The additional reason has been given, that notice may be essential to the indorser, in order that he may take the proper steps to render his security available, and a delay may often be as prejudicial in this respect as when no indemnity at all has been taken.(u) Stress has sometimes been laid on the particular kind of the security taken, such as choses in action and the like; (v) but we doubt whether this should make any difference in the law. The fact that the security is conveyed to a trustee, instead of directly to the indorser, has also been somewhat relied upon,(w) but there does not appear to be any good reason why this fact should change the character of the act.

The answer to the objection, that the whole object in requiring notice is attained as soon as the indorser is indemnified, is, in our opinion, that, whatever may have been its effect in the gradual formation of the law, the requirement of notice has at last settled down into a strict technical right, and an appeal to original reasons has become less frequent and less influential.

If, however, there is anything in the acts or words of the indorser, at the time the security is received, which, by fair construction, imply or show an agreement by him to consider

the defendants. The inchoate and conditional obligation which resulted from the indorsement never became perfect and absolute. The indorser, nor those who represent him in this case, have not suffered, nor can they now suffer any injury, for the indemni fication of which they could resort to the mortgage. The defendants are precisely in the same situation as they would be if no mortgage had been taken."

(1) Bissell, J., supra, p. 572, note s; Gardiner, C. J., id.
(u) Bissell, J., supra, p. 572, note s; Ingraham, J., id.; Gibson, C. J., id.

(0) Gibson, C. J., supru, p. 572, note s. In Dufour ». Morse, 9 La. 333, Martin, J. said : " It is contended, that, as the indorser was secured against any loss, there was no necessity of giving him any notice This may be the case where a creditor is secured against the effect of the indorsement by the receipt of a sum of money, other notes, bills, or property In such a case he may be viewed as having undertaken to apply the money he had received, or that which the notes, bills, or other property may afford him the means of obtaining, to the discharge of his conditional obligation. He may he viewed as an agent who has undertaken to pay, and therefore cannot be said to be disappointed if his principal, relying on the performance of the obligation of his friend, takes no further steps for the payment of the note.” In Bruce v. Lytle, 13 Barb. 163, 166, Hand, J. said : “But if the indemnity is only by way of lien, or by a counter bond, it seems to me there should be an express promise.”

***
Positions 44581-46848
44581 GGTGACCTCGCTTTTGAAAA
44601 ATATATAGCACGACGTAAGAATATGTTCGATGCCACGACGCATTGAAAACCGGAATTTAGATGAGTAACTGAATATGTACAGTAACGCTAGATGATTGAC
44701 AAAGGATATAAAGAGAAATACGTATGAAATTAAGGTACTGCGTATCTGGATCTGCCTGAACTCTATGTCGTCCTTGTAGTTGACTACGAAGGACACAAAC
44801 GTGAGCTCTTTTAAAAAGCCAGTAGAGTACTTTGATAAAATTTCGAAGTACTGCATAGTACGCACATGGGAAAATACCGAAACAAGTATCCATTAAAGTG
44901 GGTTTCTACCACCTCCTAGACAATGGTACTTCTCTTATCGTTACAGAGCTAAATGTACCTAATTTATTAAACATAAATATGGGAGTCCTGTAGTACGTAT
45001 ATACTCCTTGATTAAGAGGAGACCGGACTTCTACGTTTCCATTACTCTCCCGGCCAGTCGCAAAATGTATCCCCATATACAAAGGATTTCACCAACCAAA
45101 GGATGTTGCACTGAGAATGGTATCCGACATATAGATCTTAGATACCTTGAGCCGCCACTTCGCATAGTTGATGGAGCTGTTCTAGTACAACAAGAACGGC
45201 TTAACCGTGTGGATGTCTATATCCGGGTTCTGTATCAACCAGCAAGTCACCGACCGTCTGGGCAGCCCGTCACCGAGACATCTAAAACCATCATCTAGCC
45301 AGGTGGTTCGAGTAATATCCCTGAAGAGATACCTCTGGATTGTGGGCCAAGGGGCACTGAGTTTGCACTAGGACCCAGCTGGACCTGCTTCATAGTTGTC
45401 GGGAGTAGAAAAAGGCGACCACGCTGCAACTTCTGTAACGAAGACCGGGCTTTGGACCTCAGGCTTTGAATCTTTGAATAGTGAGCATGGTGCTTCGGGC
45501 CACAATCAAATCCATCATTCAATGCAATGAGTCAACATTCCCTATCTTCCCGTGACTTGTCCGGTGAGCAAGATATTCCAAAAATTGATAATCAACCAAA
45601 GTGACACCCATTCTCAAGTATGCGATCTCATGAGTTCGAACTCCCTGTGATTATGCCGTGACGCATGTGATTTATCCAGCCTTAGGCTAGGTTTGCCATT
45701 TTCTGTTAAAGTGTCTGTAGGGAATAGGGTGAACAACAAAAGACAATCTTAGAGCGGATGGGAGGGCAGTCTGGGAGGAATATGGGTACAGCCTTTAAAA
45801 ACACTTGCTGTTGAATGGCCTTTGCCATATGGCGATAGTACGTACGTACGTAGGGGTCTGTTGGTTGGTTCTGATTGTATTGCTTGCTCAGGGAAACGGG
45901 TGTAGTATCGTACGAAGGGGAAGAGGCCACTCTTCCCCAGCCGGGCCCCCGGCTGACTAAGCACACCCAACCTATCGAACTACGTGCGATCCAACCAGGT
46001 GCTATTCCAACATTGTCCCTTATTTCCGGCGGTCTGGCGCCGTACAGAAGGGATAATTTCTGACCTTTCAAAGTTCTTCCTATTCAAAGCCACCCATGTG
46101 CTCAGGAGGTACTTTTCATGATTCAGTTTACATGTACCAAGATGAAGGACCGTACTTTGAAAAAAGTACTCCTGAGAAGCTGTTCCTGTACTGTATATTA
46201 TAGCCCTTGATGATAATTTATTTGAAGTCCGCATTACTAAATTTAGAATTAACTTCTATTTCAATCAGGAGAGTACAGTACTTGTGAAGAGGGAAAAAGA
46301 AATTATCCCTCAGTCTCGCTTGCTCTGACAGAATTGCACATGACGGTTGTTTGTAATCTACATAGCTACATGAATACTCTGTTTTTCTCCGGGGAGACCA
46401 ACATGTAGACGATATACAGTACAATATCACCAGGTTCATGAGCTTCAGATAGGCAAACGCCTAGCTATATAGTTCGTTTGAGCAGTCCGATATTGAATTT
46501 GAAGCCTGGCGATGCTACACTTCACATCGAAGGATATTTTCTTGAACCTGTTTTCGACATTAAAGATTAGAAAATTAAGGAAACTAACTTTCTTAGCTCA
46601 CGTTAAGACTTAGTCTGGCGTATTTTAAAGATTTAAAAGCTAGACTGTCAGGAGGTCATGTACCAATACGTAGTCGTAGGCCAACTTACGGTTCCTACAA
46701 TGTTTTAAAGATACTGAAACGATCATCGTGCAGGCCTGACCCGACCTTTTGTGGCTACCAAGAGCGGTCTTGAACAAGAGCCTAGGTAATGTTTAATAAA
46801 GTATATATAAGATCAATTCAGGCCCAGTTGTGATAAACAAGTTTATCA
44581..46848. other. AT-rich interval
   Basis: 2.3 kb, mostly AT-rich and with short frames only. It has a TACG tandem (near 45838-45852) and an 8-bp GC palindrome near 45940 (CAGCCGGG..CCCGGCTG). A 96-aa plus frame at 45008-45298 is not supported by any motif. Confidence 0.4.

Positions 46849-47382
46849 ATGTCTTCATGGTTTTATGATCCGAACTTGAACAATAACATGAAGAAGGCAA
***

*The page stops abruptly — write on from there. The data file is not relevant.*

(w) Ruffin, C. J., in Denny o. Palmer, 5 Ired. 610, 630.

himself the party primarily liable on the note, and directly responsible for its payment, the case is entirely different, and in this point of view only we think that taking the security operates as an extinguishment of his right to demand and notice. In other words, and in the language of Chief Justice Gibson, (2) “the true criterion seems to be the obligation to take up the note.” (y) We should be glad to see a peremptory rule established, that notice should always be given, unless the indorser is under an unconditional obligation to take up the note.

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The excuses for non-notice, grounded on a waiver - actual or constructive — by the party entitled to require notice, are so numerous, and rest on such a great variety of circumstances, that it is thought best to present them under different heads. These will be, 1. when the waiver is in writing on the note or bill; 2. when it is inferred from acts of the drawer or indorser ;


(x) Kramer v. Sandford, 4 Watts & S 328, 331, cited supra, p. 572, note s.